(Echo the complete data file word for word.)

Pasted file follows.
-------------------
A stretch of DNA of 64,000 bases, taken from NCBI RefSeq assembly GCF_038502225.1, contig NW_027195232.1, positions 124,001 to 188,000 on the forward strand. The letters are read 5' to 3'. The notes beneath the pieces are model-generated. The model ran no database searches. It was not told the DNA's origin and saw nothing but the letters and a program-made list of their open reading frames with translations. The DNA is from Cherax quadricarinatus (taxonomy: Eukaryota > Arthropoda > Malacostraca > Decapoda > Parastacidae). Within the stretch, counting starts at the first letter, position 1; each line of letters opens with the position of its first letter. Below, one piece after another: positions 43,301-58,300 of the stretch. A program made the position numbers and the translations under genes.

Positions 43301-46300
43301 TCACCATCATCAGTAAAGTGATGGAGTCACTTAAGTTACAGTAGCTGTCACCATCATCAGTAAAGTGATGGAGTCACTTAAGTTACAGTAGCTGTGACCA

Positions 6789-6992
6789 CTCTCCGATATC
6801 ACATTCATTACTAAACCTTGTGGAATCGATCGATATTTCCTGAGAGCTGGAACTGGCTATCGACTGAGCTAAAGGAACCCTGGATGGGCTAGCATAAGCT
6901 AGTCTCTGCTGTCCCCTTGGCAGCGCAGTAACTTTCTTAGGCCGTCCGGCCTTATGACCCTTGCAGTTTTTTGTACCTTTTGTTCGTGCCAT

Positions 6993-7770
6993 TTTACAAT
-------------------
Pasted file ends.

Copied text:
A stretch of DNA of 64,000 bases, taken from NCBI RefSeq assembly GCF_038502225.1, contig NW_027195232.1, positions 124,001 to 188,000 on the forward strand. The letters are read 5' to 3'. The notes beneath the pieces are model-generated. The model ran no database searches. It was not told the DNA's origin and saw nothing but the letters and a program-made list of their open reading frames with translations. The DNA is from Cherax quadricarinatus (taxonomy: Eukaryota > Arthropoda > Malacostraca > Decapoda > Parastacidae). Within the stretch, counting starts at the first letter, position 1; each line of letters opens with the position of its first letter. Below, one piece after another: positions 43,301-58,300 of the stretch. A program made the position numbers and the translations under genes.

Positions 43301-46300
43301 TCACCATCATCAGTAAAGTGATGGAGTCACTTAAGTTACAGTAGCTGTCACCATCATCAGTAAAGTGATGGAGTCACTTAAGTTACAGTAGCTGTGACCA

Positions 6789-6992
6789 CTCTCCGATATC
6801 ACATTCATTACTAAACCTTGTGGAATCGATCGATATTTCCTGAGAGCTGGAACTGGCTATCGACTGAGCTAAAGGAACCCTGGATGGGCTAGCATAAGCT
6901 AGTCTCTGCTGTCCCCTTGGCAGCGCAGTAACTTTCTTAGGCCGTCCGGCCTTATGACCCTTGCAGTTTTTTGTACCTTTTGTTCGTGCCAT

Positions 6993-7770
6993 TTTACAAT